Inner Mongolia covers an area of more than 1.18 million square km, composed mainly of pastures, tree farms and mining areas. The troupe often had to travel for several days before reaching their destination, even if sometimes their audience was just one family living in one yurt on the plains. The traveling was hard going, but the Ulan Muqir remained dedicated to their cause.
The endeavors of the first Ulan Muqir spurred the creation of other traveling troupes, and by the end of 1963, Inner Mongolia was home to 30 such groups. At the end of 1964, Chairman Mao Zedong and Premier Zhou Enlai met with representatives from these Ulan Muqir troupes and praised them for their contributions to local society and culture, prompting the Ministry of Culture to organize an Ulan Muqir tour across 27 provinces, municipalities and autonomous regions around the country over the course of seven months. These shows helped to shoot the Ulan Muqir to stardom nationwide and in the years since they have set up tens of thousands of art programs, while cultivating a large number of new artists.
Dancers of the Sunite Right Banner Ulan Muqir troupe perform for local people in a remote part of north China's Inner Mongolia Autonomous Region in 1996 (XINHUA)
Serving the people
For six decades, the Ulan Muqir troupes have been dedicated to entertaining and educating herders and farmers.
Meng Yuzhen, a troupe leader from the Xilin Gol League's Ulan Muqir, recalls how in the 1980s members performed in the open space of farmhouses or yurts by pulling a backdrop behind, with oil lamps burning either side. Despite the harsh conditions, the audience was very passionate, and in return the Ulan Muqir teams would strive to reach every herder in every corner of Inner Mongolia, no matter how adverse the conditions, so that everyone had a chance to watch their performance.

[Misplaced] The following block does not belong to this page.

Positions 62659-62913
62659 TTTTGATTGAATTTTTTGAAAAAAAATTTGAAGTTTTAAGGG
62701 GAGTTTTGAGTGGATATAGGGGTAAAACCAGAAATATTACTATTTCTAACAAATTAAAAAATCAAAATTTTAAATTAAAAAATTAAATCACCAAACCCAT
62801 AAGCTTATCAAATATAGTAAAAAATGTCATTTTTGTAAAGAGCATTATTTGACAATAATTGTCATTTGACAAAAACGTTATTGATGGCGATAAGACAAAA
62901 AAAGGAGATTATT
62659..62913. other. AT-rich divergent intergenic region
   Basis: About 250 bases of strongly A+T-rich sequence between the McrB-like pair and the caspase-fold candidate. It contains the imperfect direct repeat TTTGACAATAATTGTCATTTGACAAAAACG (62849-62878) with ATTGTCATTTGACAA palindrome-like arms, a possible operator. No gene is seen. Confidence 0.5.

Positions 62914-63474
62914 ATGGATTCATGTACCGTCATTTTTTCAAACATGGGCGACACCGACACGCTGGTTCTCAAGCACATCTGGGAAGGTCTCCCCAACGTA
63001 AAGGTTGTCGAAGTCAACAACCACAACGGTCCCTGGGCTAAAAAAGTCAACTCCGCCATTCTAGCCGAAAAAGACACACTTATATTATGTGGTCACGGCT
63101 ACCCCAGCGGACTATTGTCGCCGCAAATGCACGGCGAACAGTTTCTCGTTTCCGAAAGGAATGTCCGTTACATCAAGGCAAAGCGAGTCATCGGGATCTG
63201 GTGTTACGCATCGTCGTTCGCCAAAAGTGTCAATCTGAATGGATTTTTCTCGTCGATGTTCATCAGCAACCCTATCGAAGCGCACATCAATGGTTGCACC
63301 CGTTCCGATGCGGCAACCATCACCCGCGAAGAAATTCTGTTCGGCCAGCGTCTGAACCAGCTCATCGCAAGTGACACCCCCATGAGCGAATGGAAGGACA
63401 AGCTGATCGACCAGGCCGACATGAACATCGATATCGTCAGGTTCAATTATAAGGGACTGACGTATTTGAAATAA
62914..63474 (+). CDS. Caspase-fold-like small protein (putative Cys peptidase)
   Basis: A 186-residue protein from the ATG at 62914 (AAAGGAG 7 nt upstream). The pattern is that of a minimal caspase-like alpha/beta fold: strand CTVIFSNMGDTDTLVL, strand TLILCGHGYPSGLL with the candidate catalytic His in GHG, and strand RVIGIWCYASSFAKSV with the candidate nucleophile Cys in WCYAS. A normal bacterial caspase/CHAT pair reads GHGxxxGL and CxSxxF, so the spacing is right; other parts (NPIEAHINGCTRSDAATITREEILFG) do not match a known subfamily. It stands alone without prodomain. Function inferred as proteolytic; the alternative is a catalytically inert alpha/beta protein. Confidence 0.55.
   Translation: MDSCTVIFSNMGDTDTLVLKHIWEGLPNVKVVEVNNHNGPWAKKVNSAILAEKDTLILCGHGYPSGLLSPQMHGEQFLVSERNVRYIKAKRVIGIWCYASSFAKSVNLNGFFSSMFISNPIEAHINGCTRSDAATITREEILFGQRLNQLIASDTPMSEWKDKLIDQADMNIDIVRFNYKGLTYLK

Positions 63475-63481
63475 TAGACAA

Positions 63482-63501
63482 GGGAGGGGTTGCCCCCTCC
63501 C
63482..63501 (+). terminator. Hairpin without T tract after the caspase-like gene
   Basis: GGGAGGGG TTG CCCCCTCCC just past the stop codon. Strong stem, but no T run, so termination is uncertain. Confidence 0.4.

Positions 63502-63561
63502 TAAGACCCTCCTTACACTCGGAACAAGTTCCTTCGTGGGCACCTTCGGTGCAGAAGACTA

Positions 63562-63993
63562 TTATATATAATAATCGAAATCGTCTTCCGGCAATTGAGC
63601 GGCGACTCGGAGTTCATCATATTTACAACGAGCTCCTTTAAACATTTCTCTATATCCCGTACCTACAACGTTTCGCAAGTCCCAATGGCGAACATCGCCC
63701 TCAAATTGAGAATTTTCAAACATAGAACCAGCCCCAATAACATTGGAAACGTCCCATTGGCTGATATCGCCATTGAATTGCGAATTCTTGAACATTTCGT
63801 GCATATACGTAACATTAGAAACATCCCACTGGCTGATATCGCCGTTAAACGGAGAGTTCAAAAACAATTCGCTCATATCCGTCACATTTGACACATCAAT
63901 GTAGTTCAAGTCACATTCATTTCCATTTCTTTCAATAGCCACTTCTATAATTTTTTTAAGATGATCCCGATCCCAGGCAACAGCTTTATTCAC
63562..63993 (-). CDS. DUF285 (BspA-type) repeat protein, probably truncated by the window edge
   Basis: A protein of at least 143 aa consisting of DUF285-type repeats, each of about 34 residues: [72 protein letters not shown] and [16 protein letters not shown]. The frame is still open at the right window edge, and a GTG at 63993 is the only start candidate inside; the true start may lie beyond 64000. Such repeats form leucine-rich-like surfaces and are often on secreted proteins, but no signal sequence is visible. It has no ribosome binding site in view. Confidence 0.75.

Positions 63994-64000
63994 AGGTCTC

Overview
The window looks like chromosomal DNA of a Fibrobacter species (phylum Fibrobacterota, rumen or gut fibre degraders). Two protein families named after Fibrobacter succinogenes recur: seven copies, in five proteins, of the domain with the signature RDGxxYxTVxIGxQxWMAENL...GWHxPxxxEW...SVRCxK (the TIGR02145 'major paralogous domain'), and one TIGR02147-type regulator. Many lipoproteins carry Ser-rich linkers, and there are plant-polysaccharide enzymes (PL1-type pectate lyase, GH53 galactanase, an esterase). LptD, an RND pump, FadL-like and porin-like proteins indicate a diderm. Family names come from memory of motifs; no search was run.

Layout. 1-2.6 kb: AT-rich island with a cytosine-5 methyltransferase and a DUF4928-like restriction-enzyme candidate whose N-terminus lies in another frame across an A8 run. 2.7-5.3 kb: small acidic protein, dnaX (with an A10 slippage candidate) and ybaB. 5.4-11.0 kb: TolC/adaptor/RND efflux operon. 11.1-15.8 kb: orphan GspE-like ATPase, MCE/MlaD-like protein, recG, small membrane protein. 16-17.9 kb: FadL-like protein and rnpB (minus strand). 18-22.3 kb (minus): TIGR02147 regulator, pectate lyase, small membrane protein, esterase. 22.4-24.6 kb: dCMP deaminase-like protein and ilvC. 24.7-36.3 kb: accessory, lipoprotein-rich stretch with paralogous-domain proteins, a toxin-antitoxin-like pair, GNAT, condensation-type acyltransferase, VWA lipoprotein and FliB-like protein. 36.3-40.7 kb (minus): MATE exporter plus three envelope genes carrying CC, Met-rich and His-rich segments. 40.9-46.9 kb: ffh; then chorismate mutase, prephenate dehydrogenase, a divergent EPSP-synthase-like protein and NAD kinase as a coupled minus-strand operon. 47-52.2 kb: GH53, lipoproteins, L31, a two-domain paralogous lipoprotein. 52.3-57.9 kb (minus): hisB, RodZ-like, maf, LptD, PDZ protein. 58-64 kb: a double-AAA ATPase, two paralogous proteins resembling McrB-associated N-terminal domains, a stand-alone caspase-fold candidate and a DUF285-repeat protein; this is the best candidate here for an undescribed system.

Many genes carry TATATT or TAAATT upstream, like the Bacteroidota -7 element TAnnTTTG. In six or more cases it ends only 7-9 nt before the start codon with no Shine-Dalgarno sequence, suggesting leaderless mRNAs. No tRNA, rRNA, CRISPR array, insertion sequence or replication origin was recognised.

The Ulan Muqir played an important role in helping to deliver important news and information to their audiences, and most of their programs were written and performed by themselves, with relevant ethnic and regional features. Songs were favored as a way to promote cultural and social values, and to make them more accessible for their audiences.
Most members of the Ulan Muqir come from local families, and so they are often deeply rooted in the culture and tradition of the grassland. Wherever they travel to perform, they live and work alongside the local herders and farmers. In their capacity as performers they entertain, but they also try to help local people in any way they can, by buying books from cities and restoring farm tools.